Businesses facing a growing threat of cyberattacks against their websites will now have more tools to protect themselves and harden their Internet sites against hackers.
The Homeland Security Department will help small companies and nonprofit groups avoid programming problems that allow hackers to get into the businesses' websites.
The government's latest cybersecurity effort follows a series of high-profile hacking attacks against corporate and federal websites, including one that shut down the CIA's site for several hours last week.
The new program was developed with the Mitre Corp. and is an effort to shore up known weaknesses in programming that give hackers a backdoor into websites. The effort began well before the recent website attacks.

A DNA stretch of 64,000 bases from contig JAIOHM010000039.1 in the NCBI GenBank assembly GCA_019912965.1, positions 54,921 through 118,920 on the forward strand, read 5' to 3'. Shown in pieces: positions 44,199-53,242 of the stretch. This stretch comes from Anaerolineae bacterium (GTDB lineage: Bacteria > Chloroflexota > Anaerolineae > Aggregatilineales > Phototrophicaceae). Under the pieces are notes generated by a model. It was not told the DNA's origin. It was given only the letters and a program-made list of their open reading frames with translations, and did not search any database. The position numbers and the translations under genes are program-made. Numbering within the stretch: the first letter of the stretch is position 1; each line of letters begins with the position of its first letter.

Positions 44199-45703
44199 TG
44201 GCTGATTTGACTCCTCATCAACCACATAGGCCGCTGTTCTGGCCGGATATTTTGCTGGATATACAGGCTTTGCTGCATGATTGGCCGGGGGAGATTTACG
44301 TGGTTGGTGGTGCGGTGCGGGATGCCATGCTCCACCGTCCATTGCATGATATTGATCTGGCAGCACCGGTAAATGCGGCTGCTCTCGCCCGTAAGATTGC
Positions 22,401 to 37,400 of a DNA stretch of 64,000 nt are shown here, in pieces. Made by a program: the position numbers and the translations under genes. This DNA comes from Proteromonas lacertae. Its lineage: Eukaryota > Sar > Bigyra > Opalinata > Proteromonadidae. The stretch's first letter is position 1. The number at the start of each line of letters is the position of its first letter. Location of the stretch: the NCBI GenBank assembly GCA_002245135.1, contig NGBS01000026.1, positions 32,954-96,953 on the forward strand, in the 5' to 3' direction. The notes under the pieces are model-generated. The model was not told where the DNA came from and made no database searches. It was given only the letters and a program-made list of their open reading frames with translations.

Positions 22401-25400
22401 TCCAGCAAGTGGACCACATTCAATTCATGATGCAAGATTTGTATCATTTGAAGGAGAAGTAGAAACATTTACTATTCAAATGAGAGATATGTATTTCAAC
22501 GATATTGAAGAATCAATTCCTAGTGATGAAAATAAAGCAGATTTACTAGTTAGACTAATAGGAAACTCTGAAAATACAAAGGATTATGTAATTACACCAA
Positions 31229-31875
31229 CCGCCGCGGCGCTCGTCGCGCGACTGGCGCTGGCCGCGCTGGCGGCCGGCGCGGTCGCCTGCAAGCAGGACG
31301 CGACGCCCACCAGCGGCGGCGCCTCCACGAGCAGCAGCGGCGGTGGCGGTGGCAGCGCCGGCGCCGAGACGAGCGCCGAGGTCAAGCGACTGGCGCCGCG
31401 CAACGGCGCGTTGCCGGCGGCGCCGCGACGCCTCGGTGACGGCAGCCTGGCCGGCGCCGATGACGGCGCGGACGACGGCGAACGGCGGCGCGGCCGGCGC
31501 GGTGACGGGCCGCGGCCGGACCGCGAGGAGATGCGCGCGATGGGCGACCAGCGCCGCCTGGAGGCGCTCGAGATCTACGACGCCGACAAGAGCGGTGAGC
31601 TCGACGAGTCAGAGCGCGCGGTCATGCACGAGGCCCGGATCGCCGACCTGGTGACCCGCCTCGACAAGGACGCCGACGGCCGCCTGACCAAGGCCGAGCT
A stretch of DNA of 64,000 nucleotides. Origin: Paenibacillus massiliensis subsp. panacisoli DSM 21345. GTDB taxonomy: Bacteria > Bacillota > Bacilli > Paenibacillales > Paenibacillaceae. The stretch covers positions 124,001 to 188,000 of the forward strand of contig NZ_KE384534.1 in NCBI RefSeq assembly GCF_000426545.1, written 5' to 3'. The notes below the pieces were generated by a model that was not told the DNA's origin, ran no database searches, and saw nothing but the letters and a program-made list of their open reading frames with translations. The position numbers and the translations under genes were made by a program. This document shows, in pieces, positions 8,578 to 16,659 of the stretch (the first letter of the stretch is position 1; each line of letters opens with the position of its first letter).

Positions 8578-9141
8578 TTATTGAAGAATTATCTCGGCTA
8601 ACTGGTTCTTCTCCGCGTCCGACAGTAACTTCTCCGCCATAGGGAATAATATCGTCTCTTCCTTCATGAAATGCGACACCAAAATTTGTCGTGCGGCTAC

It includes a list of top 25 technical software problems that hackers exploit and sets up a way to rank software so that customers can see whether it meets necessary standards.
Right now, when owners of small businesses buy software or hire a firm to build a website, it is difficult to know whether the programs are secure or not, said Alan Paller, director of research at SANS Institute, a computer-security organization.
He said the information, which has been compiled on a special website that the public can view, will tell people what to look for in setting up a secure website and how to judge potential programming errors. It also sets up a scorecard, so that companies looking for a firm to set up a website can check their security score.
The effort is aimed at the more than 1 million computer programmers and other high-tech professionals who write code, build websites and develop software. It lays out known software weaknesses and how to fix them.
DHS/Mitre Corp.: http://cwe.mitre.org/